Your Credit: What's in a Number?

A host of factors determines how agencies rate your likelihood of making payments

Unlike the person who orders sausage, someone who orders his credit score will probably want to know how it was produced. Most in the credit industry agree that the number doesn't mean much to the consumer without some accompanying explanation of the main considerations influencing a particular score.

The formula used by the three major credit bureaus and emulated by iPlace Inc., which provides credit scores to consumers online, is based on information in a credit report. The exact formula -- developed by Fair, Isaac & Co., and known as the FICO score -- is a company secret. The iPlace formula, too, is proprietary. "That would be like giving the recipe for the secret sauce," says Laurie Edwards, iPlace's vice-president for communications.


  What credit-score providers will do, however, is discuss the information that influences their rating numbers. Those who offer credit scores to consumers, and those who expect to do so soon, all say the main reasons for each client's score will be clearly spelled out.

According to, a nonprofit organization for people in credit trouble, these are the main factors influencing credit scores:

Payment history. Have you been delinquent on any bills? If so, how recently? How frequently? What is the proportion of late payments to on-time payments? The explanation that accompanies an individual's credit score might point out that it is not as harmful to miss payments on accounts with low balances rather than high ones because lenders stand to lose less money on low balances.

Outstanding debt. Are you close to or beyond your credit limit? How much credit is available to you, even if your balances currently are low?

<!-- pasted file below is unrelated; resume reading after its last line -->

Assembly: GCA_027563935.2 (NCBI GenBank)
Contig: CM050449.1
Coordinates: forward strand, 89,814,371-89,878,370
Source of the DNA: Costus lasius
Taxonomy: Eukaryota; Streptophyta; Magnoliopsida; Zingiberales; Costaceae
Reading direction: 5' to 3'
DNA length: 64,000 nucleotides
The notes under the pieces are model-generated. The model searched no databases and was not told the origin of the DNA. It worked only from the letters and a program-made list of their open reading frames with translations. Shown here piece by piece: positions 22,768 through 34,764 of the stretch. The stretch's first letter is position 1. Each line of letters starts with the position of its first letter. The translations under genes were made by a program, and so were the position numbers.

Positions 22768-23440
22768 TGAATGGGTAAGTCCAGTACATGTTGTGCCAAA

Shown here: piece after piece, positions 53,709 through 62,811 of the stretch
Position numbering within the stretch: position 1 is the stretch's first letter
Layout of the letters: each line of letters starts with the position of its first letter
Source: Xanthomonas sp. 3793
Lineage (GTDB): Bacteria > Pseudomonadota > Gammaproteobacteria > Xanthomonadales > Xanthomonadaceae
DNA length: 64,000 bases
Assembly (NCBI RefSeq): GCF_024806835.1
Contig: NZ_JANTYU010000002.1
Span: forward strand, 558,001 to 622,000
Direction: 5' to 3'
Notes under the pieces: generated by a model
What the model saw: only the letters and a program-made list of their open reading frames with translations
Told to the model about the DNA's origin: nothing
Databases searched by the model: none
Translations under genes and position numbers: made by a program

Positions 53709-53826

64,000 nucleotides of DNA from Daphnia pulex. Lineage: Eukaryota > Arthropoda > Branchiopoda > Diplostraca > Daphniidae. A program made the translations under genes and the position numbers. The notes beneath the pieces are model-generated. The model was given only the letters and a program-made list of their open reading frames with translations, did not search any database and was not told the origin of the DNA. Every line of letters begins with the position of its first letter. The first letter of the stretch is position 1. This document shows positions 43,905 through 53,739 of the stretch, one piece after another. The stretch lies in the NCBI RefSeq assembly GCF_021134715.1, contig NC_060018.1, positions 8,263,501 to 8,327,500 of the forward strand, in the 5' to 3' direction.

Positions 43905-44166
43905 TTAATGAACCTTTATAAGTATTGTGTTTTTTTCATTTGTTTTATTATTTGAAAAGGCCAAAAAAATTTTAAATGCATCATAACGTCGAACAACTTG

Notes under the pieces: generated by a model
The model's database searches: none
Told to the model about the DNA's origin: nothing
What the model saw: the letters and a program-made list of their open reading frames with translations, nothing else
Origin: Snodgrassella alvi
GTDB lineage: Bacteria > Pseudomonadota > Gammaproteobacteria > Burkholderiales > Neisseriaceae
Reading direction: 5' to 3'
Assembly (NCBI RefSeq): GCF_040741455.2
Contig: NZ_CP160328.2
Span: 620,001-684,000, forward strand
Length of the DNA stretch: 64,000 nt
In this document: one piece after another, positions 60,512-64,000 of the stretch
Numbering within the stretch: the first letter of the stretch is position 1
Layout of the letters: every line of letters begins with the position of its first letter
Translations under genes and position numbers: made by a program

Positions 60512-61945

Credit history. How long have you had various accounts? Fewer than five credit lines in the last two years is considered a short history. How many new accounts have been opened recently? How many inquiries (requests for credit) have you made in the last year? All these considerations matter because, statistically, people anticipating a financial downturn try to increase the amount of credit they have available.

Type of credit. Are your accounts installment loans, bank cards, personal-finance company loans, department-store cards, or mortgages? In general, diversity is a positive factor.

Public records. Court judgments such as liens or bankruptcies are strong negatives, as are accounts turned over to collection agencies.

The factors in credit-scoring are relative: One negative item can have a small or large impact on an individual score, depending upon how it balances with all the other factors in that person's credit report, says Myvesta.

The FICO credit score does not consider income or assets, occupation, employer, or employment history. Nor does it consider the interest rate on your credit cards, although individual lenders are likely to consider some or all of those facts. Neither credit scores nor credit reports consider race, religion, gender, marital status, or age.


  The definition of a good score will vary with the type of loan (mortgage, credit card, auto) and the individual lender. On the FICO scale of 375 to 900, a score of 650 or higher is considered excellent by most mortgage lenders, says Myvesta. Also, the importance of a score will vary from lender to lender, and sometimes is only one piece of the puzzle upon which credit decisions are based.

Credit scores change whenever information in the report is updated -- if a loan is paid off, for example, or a mortgage is added. In addition, a spokesman for Fair Isaac says the FICO formula is revised regularly to reflect current lending patterns. He adds that only information statistically proven to predict future credit performance is used in the score.

By Theresa Forsman in New York

Edited by Robin J. Phillips

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